NEW YORK, United States — Neiman Marcus Group Inc., the luxury retailer that’s making its way through bankruptcy proceedings, said it will permanently close its store in New York City’s Hudson Yards along with three other US locations.
Its planned exit from Hudson Yards comes just over a year after the mall at the mega-project opened to much fanfare in March 2019. The three-story store — Neiman Marcus’s first Manhattan location — served as an anchor tenant to draw shoppers to the far west side development.
The Shops & Restaurants at Hudson Yards, along with thousands of other retail properties across the U.S., went dark earlier this year in an effort to stem the spread of Covid-19. While reopenings have begun, the pandemic further challenged an already-struggling retail industry, and bankruptcies have accelerated.
Dallas-based Neiman Marcus filed for Chapter 11 bankruptcy in May as it worked to navigate the impact of the pandemic and its crushing load of debt.
Neiman Marcus provided the court with a list of stores that will be closed as part of Chapter 11 proceedings, the company said in an email. Closing the locations “will help ensure the continued long-term success of our business and underscores our unrelenting focus on providing unparalleled luxury experiences and engagement.”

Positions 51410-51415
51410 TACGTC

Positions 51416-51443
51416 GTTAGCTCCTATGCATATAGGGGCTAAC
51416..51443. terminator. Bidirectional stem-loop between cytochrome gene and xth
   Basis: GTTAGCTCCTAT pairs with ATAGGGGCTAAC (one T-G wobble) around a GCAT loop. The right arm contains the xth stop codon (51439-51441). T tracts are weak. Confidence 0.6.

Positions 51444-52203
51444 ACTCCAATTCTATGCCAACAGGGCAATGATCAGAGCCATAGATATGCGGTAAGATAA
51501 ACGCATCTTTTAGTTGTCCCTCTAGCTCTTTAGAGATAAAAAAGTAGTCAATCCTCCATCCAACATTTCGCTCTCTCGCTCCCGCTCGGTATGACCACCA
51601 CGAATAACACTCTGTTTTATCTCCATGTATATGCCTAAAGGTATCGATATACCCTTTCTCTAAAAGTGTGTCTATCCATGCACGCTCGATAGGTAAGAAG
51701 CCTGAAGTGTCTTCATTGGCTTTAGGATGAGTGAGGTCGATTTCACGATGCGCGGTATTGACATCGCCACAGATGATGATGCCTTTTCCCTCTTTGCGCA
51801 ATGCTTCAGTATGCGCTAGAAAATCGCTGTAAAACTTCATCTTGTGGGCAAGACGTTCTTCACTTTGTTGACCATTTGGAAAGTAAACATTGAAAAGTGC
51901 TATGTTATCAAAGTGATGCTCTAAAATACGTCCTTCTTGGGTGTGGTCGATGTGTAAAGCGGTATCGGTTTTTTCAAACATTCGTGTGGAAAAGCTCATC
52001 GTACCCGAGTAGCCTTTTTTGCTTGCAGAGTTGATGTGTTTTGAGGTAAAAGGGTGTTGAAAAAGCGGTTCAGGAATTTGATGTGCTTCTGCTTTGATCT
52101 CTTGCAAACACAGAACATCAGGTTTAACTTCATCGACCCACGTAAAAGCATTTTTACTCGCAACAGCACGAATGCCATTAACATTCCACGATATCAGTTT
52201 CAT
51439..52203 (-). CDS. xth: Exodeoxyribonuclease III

The retailer also said it plans to close locations in Fort Lauderdale and Palm Beach, Florida, and Bellevue, Washington. The plans were reported earlier Friday by CNBC.
At the Hudson Yards mall, other tenants include the Japanese home-goods retailer Muji, whose US division has also filed for Chapter 11 bankruptcy.
“It is unfortunate that Neiman’s was unable to achieve the success that other retailers have found at Hudson Yards, and we look forward to welcoming the designer brands who drove Neiman’s sales to their own stores in the retail centre,” developer Related Cos. said in an emailed statement.
The store’s departure also provides an opportunity to “create incredibly attractive office space,” the real estate company said.
Related has been marketing Neiman Marcus space as offices for several weeks, targeting technology and finance tenants, according to a person with knowledge of the matter.
By Jordyn Holman, Natalie Wong and Katherine Doherty